Target 3: Aruwai Project by GlobalMin Ventures
Mazaruni River sediments at Aruwai contain the highest proportion of PGMs to gold of any sediments yet sampled in the many rivers of Guyana. Aruwai is approximately 20-30 miles from the Venezuelan border, close to the large, platiniferous, layered mafic intrusion in Venezuela called Mochila. Mochila is Pre-transamazonian Technothermal Event at 2.0 Ga, and is considered to be 2.1-2.2 Ga in age. The Mazaruni River in the vicinity of Aruwai can be shown to be eroding similar older mafic rocks, which may be the source of PGMs in river sediments there. Circular and linear airmag anomalies appear to be coincident with the greatest abundance of PGMs in Mazaruni alluvial sediments, estimated at up to 100,000 ounces of Pt and 50,000 ounces of Pd.
Interpretation and Conclusions of the Sampling Program
Target 3 at Aruwai remains an exciting target because of the large amounts of Pt-Pd-Rh that are present in the Mazaruni River sediments there. The river is eroding older 2.1-2.2 Ga mafic rocks similar to the Mochila layered mafic intrusion in the nearby Venezuelan portion of the Guiana Shield. There is potential for the discovery of significant PGM mineralization at Aruwai simply by virtue of the massive alluvial anomaly that may be related to an airmag anomaly approximately two miles in diameter.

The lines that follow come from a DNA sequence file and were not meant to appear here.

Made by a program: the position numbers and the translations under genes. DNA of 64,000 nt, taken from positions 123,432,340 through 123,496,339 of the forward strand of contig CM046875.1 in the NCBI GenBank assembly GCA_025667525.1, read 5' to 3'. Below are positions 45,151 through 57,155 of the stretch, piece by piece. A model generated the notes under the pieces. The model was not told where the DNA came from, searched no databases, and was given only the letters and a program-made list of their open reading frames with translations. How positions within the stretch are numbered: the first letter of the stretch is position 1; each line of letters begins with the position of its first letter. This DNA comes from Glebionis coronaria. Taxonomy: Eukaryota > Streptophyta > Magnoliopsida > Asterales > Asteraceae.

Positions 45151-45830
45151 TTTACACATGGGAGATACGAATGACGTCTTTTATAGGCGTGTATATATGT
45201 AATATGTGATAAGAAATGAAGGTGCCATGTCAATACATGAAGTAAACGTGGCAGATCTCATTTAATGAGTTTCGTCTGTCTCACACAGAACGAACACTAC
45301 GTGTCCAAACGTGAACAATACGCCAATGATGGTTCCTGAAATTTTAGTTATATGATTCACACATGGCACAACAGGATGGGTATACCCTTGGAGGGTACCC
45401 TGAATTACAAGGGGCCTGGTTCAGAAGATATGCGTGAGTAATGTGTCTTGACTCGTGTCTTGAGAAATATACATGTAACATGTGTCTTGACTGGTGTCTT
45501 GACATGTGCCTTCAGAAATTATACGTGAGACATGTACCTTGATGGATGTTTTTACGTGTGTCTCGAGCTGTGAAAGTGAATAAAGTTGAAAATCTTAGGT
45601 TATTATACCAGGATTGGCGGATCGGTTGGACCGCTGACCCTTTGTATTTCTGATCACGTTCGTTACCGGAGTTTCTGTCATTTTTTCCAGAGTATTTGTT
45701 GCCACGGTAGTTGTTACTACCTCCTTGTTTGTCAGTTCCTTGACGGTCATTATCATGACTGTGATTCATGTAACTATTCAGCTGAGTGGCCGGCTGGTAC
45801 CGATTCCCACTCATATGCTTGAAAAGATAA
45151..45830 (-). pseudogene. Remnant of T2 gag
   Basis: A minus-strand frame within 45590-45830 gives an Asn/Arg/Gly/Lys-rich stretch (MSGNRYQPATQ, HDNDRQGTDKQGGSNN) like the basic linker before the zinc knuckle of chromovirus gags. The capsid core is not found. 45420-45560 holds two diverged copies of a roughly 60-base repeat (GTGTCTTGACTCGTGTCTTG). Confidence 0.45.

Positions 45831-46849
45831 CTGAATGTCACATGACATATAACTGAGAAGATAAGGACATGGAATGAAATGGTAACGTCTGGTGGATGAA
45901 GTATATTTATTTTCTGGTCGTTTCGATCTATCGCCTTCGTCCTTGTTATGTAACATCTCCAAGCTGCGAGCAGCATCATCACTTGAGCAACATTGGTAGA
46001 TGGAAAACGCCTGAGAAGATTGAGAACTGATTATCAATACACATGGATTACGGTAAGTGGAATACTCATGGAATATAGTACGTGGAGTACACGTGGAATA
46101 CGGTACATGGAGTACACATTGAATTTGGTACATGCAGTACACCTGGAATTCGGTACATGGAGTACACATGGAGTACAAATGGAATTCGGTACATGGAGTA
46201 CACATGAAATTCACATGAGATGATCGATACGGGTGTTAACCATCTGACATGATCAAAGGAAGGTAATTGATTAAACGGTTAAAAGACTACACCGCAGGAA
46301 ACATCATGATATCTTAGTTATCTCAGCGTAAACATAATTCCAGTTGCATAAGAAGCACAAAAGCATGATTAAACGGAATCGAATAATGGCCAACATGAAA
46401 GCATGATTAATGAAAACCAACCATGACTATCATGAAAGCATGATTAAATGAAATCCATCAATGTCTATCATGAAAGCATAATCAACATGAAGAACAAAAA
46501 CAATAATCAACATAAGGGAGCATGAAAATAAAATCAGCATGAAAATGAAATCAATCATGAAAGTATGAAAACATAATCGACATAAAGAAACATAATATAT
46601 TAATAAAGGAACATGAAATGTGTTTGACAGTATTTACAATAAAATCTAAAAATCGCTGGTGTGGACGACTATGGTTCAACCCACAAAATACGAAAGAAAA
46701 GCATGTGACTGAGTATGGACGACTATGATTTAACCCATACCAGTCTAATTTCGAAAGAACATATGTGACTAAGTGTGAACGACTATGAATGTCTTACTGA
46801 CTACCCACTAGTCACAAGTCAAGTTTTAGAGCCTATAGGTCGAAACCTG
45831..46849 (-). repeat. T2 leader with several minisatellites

Our Exploration Plan
Target 3 is an area of the Mazaruni River and adjacent terrain near Aruwai. The river sediments near Aruwai have been estimated to contain up to 100,000 ounces of platinum and 50,000 ounces of palladium, an extraordinary amount of these very rare metals. A large portion of the platinum-group minerals in these sediments is dominated by Pt-Pd-Sn minerals such as rustenburgite and atokite, and generally exhibit euhedral crystal forms suggesting short transport distances by the river.
Little greenstone or mafic bedrock is exposed along the margins of the river, the bedrock being covered by a blanket of overbank alluvial sediments, making ground geochemistry ineffective. GlobalMin plans a high-resolution ground geophysical survey of the area, followed by drilling into bedrock along the river margins. Holes will initially be drilled to 200-500 feet to penetrate the overbank sediments that are generally less than 50 feet thick and to assess the geology and mineralization of the 2.1-2.2 billion-year-old bedrock that the Mazaruni River is eroding in this area.